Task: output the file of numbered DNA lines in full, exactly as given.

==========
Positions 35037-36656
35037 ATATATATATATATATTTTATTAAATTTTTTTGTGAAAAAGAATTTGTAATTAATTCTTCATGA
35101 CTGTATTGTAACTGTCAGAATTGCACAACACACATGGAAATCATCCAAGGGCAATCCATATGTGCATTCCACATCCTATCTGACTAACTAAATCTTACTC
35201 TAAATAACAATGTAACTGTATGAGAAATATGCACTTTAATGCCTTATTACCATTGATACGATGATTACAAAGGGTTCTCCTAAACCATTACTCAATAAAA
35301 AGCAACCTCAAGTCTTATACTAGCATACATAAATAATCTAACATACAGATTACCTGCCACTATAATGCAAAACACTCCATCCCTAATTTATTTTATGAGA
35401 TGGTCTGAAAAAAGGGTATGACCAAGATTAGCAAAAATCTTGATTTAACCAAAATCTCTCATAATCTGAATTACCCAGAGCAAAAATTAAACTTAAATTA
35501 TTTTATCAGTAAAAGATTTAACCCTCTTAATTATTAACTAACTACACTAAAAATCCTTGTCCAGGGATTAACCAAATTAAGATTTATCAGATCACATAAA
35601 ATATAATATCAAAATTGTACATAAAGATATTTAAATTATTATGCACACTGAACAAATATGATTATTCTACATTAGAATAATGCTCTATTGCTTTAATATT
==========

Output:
Positions 35037-36656
35037 ATATATATATATATATTTTATTAAATTTTTTTGTGAAAAAGAATTTGTAATTAATTCTTCATGA
35101 CTGTATTGTAACTGTCAGAATTGCACAACACACATGGAAATCATCCAAGGGCAATCCATATGTGCATTCCACATCCTATCTGACTAACTAAATCTTACTC
35201 TAAATAACAATGTAACTGTATGAGAAATATGCACTTTAATGCCTTATTACCATTGATACGATGATTACAAAGGGTTCTCCTAAACCATTACTCAATAAAA
35301 AGCAACCTCAAGTCTTATACTAGCATACATAAATAATCTAACATACAGATTACCTGCCACTATAATGCAAAACACTCCATCCCTAATTTATTTTATGAGA
35401 TGGTCTGAAAAAAGGGTATGACCAAGATTAGCAAAAATCTTGATTTAACCAAAATCTCTCATAATCTGAATTACCCAGAGCAAAAATTAAACTTAAATTA
35501 TTTTATCAGTAAAAGATTTAACCCTCTTAATTATTAACTAACTACACTAAAAATCCTTGTCCAGGGATTAACCAAATTAAGATTTATCAGATCACATAAA
35601 ATATAATATCAAAATTGTACATAAAGATATTTAAATTATTATGCACACTGAACAAATATGATTATTCTACATTAGAATAATGCTCTATTGCTTTAATATT